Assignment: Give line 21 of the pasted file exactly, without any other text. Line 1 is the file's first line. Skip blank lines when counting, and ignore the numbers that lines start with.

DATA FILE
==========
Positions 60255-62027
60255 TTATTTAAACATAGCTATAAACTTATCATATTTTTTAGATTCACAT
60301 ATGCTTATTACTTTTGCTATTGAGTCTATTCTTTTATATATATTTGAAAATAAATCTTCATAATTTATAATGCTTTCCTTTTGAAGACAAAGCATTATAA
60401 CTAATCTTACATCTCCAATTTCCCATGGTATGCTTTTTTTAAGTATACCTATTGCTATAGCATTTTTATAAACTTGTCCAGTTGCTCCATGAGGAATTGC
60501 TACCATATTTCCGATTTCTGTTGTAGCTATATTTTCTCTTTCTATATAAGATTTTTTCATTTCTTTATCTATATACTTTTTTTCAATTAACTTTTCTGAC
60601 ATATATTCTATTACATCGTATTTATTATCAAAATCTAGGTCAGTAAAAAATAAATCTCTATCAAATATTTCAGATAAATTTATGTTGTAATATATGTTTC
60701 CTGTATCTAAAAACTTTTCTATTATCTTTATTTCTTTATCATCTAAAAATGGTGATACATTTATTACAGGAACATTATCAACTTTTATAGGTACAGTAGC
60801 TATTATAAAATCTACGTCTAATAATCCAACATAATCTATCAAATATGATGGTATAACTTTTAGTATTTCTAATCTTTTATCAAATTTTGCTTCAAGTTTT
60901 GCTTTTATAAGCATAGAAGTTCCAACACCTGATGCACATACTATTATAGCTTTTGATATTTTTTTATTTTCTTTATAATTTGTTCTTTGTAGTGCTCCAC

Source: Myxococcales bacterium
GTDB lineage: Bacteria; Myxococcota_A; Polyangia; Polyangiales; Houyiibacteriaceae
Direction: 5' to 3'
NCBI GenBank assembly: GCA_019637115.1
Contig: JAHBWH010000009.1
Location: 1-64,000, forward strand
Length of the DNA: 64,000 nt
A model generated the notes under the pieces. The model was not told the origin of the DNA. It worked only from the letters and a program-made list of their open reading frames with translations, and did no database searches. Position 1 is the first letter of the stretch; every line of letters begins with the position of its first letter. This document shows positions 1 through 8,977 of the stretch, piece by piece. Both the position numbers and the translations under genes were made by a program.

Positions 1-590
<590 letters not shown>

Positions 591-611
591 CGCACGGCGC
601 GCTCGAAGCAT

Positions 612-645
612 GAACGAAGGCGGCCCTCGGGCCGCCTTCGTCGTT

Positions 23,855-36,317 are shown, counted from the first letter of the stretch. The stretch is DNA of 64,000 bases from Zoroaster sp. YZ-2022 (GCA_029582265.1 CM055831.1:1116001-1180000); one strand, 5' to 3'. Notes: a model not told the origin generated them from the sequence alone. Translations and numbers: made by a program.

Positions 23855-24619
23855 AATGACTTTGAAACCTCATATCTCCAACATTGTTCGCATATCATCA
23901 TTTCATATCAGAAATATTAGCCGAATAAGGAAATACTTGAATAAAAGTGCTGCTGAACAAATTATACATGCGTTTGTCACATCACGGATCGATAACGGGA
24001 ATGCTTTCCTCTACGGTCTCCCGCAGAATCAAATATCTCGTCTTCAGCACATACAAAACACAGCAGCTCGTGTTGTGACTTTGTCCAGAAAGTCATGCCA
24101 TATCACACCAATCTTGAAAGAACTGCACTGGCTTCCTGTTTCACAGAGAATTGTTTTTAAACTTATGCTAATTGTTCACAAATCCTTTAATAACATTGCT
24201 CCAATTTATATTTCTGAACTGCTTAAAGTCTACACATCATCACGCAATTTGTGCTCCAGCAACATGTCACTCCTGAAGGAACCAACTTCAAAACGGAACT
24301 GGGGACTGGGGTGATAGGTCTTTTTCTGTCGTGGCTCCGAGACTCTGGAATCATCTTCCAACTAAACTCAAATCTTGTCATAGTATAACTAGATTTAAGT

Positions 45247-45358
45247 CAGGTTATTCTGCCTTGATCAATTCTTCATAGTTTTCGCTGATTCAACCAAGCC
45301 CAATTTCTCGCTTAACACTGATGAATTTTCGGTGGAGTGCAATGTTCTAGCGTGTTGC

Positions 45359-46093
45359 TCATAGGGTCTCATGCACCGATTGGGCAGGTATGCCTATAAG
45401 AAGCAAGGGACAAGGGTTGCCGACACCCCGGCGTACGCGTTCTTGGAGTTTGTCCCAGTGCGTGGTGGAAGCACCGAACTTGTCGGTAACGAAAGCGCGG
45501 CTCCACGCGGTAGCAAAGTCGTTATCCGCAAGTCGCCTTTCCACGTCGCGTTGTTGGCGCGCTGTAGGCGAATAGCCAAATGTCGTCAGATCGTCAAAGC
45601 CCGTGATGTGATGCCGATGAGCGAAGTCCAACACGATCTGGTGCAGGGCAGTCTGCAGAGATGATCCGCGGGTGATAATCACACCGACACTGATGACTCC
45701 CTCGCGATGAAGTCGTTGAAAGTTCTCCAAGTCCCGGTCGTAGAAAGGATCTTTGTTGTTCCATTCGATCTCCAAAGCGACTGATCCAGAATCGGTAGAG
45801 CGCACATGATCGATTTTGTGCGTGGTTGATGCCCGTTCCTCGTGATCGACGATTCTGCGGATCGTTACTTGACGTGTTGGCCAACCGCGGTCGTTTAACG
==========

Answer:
591 CGCACGGCGC